touchingly and powerfully sets out the effect of Parkinsons. This is done both in the central figure but also the slightly distorted view of the whole thing. There is an excellent second touch. You can just about see in this picture an eye at the end of the corridor, looking through the door at us. There is a whole second picture behind, of a second female figure (presumably the mother) of which only the eye can be seen from the front. A nice innovation.
Triptychs and diptychs work really well. I keep thinking I should do some but I never seem to have an idea I think would work. Above left is a good example of a triptych in what appears to be an increasing abstracted selfie of a smug couple skiing. This assumption is supported by the name of the piece Graduation, its producer being Christopher Oldfield. It had sold, which is not a surprise. I like the blurry effect of the paint and the way that this is applied, the indistinct nature of the subjects and a good choice of dominate colours, blue and scarletty red.
Now these two pictures demonstrate the slight animal obsession that featured in this exhibit. Particular small pictures of animals which were in preponderance as you can see of the above left. The small sheep appeals to me as does the very tiny dachshund. Can you see it? I'll give you a clue, the elephant have looked at it.
Not just animals but birds too and I was particularly enamoured of, is it a wren, some kind of tit? anyway the one centre of the above right and is the work of Matt Collishaw. The muted colourful background is great, as is the slight fackout. The texture makes you think it is an oddly coloured tree whereas in fact you get closer (you have to be quite tall to do that) and then you see it is a nail hanging out of a graffitied wall.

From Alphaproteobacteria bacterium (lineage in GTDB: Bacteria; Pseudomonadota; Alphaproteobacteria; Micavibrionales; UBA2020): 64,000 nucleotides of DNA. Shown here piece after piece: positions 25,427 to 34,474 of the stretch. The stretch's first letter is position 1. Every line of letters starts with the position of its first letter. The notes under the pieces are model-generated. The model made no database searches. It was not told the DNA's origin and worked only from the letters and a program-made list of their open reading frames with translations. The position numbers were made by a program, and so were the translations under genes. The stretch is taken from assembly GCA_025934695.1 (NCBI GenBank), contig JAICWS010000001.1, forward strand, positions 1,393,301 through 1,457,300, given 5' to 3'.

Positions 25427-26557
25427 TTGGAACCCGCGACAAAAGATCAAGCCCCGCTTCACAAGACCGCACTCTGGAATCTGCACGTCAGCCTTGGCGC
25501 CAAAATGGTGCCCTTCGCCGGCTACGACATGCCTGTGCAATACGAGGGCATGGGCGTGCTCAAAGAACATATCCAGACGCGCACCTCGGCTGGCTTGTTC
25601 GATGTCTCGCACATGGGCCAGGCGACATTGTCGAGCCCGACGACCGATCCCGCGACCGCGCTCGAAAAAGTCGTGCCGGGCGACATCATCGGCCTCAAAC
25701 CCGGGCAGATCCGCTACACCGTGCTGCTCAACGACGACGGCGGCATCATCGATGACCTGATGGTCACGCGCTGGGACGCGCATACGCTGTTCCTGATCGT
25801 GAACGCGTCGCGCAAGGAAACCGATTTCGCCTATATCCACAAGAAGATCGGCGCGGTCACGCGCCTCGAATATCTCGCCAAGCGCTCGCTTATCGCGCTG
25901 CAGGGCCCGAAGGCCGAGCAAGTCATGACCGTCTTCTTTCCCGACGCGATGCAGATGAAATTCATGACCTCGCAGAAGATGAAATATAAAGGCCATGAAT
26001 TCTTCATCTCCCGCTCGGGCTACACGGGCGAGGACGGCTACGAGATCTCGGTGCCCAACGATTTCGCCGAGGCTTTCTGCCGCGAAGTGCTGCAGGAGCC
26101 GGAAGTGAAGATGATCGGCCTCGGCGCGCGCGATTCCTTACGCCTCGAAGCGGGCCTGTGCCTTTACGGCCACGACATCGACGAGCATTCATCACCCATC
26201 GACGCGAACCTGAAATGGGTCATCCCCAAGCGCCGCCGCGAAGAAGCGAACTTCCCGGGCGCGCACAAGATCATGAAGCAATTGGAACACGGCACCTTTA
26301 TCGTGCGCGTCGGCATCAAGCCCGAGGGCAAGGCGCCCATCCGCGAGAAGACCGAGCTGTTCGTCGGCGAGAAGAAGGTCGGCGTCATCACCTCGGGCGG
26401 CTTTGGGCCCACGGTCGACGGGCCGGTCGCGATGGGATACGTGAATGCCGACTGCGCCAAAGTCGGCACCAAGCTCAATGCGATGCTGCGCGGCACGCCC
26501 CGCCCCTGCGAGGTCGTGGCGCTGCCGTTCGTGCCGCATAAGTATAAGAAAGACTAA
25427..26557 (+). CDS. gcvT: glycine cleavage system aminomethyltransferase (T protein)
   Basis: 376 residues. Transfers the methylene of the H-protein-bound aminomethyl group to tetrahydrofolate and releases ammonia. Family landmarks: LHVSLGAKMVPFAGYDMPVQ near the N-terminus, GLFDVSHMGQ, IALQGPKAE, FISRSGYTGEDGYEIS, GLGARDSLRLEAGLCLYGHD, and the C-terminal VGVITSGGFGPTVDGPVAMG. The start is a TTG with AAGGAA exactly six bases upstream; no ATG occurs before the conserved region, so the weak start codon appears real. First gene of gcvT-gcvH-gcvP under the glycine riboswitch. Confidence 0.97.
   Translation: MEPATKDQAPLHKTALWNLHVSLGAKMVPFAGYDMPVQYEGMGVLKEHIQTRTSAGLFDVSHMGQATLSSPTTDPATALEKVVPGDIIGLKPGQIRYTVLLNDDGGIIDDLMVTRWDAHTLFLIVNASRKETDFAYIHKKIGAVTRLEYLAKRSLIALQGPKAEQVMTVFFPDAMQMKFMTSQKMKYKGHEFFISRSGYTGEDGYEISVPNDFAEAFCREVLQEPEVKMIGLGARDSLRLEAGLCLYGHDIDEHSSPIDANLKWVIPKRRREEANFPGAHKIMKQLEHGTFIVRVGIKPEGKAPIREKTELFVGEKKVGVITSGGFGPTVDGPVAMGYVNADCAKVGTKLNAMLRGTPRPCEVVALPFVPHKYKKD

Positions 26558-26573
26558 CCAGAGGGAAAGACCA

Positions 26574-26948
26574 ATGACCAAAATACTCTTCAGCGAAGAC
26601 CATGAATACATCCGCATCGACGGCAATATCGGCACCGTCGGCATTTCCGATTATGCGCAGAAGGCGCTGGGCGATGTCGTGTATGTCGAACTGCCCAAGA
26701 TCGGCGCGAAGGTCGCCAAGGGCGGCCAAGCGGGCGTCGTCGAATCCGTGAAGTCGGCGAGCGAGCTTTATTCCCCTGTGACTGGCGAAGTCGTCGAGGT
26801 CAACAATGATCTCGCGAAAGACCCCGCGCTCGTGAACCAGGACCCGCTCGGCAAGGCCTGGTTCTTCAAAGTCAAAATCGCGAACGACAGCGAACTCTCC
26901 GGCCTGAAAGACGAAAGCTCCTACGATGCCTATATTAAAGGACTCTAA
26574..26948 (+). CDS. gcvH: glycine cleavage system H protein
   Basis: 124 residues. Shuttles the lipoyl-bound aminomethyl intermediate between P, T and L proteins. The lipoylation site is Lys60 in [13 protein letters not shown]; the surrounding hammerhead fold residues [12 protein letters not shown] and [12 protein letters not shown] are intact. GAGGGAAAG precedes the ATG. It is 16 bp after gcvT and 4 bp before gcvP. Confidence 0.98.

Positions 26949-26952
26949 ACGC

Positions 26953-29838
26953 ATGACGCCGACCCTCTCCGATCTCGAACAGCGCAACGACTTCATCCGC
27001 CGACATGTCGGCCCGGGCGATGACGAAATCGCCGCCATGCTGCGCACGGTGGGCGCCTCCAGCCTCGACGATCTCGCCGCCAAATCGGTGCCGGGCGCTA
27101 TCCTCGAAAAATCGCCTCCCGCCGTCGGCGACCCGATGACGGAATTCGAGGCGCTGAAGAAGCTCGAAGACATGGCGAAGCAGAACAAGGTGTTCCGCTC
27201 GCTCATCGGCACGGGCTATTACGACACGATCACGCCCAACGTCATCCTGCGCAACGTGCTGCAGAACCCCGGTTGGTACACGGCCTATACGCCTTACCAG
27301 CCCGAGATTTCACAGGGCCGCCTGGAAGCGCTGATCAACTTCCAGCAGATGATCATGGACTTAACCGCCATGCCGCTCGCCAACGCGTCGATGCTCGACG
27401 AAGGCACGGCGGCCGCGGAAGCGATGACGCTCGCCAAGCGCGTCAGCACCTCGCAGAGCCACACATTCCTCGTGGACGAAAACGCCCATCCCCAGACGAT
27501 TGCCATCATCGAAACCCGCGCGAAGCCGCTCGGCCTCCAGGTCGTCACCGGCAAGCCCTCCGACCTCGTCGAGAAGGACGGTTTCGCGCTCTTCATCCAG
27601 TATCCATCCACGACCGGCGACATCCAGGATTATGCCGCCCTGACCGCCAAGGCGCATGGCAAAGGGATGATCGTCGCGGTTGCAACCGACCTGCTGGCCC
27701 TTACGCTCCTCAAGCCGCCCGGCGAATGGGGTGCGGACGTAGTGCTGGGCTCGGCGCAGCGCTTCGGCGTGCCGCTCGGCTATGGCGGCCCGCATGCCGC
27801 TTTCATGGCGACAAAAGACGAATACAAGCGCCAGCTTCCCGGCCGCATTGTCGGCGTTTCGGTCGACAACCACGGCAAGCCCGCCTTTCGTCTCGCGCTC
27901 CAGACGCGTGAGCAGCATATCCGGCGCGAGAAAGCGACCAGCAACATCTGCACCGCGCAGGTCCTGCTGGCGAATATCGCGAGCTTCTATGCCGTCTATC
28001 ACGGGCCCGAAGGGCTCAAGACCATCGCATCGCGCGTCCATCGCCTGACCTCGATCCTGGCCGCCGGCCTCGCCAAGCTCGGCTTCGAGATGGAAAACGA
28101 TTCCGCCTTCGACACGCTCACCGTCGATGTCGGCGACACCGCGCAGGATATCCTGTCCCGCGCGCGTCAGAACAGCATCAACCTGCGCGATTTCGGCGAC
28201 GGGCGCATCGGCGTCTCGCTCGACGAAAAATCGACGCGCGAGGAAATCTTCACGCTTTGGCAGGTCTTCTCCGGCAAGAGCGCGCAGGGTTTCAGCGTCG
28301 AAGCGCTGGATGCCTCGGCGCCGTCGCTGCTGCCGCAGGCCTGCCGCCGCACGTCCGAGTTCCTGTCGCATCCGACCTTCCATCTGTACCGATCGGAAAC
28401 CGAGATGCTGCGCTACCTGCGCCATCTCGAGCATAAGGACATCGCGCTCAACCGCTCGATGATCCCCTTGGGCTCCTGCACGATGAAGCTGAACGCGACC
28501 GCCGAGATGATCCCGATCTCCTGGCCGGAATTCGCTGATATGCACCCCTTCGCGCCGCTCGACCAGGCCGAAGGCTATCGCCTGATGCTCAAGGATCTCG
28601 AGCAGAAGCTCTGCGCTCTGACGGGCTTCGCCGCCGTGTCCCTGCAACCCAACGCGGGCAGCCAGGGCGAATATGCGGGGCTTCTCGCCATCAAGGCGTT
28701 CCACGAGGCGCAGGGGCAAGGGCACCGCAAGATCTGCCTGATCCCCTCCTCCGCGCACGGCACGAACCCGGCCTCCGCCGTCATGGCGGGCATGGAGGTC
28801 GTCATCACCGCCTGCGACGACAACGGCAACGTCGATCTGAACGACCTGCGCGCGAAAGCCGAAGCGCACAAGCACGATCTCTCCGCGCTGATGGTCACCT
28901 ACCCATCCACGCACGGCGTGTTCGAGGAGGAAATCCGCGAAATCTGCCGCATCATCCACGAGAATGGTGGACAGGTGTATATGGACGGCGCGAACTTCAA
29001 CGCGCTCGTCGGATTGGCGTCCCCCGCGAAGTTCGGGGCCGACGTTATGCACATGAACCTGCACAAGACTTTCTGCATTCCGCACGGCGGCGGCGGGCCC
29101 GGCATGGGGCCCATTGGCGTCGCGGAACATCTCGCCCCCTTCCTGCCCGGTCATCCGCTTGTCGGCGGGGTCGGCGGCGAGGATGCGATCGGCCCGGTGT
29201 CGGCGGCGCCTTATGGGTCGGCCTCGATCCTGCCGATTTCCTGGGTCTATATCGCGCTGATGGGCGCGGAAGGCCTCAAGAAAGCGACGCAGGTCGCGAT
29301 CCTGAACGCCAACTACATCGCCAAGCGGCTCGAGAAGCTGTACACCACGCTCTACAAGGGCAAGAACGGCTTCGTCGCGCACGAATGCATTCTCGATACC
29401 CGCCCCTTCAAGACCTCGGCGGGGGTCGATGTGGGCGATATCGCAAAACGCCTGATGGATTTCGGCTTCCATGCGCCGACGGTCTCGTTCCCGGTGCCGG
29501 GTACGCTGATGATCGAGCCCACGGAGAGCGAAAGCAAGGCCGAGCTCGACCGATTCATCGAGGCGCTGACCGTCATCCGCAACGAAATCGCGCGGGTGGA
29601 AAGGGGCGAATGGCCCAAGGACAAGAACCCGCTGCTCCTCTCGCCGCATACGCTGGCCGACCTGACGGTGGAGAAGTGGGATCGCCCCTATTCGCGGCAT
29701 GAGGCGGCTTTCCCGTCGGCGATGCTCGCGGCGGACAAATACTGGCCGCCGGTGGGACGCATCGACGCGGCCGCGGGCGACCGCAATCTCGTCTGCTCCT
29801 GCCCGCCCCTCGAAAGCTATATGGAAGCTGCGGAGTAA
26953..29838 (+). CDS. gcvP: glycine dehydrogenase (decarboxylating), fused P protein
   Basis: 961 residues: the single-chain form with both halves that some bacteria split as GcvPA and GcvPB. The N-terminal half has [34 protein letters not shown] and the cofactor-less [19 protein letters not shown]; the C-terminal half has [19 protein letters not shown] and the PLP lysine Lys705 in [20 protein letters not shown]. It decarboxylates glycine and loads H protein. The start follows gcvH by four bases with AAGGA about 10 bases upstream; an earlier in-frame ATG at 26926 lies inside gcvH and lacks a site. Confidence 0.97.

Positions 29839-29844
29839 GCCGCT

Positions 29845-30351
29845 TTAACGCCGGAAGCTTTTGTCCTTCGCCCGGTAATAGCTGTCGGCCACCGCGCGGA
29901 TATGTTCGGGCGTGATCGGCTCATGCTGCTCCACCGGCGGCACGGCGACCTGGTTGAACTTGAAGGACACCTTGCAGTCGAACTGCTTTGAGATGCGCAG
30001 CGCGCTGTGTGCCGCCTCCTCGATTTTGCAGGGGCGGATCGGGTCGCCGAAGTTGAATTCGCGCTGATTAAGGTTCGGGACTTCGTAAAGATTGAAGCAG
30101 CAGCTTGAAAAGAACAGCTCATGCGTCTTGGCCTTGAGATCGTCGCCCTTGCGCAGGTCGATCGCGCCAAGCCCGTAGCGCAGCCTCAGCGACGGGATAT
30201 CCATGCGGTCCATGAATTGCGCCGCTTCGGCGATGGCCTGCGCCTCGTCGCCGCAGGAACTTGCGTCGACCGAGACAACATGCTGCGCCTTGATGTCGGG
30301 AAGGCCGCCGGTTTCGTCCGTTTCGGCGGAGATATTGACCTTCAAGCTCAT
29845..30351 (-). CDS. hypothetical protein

Simpler, more minimal and monumental is this fine figure clutching an empty vase (above right). It is called the scarred one, presumably due to the gold line that diagonally bisects the head. It has a great solidity to it, assisted by it Limestone material. Grey and Gold is always an excellent combination, and you end up wondering what that vase is for. The artist is Benedict Byrne.
The way to really cash in as an artist on the Summer Exhibition is to sell prints. If you produce a good and interesting print you can sell multiple copies. You can come away with quite a lot of money. A print that sold well that I also like is Freja Lijia Bao's - Splendour - A Dream of Eastern Capital-Summer Bamboo (above left). It quite an unwieldy title for what is quite a beautiful piece. Those great towering bamboos striking up out of grey ground, with a classic Crane flying past, all dwarfing the tiny people. It is dreamlike, Bao has fulfilled her own brief.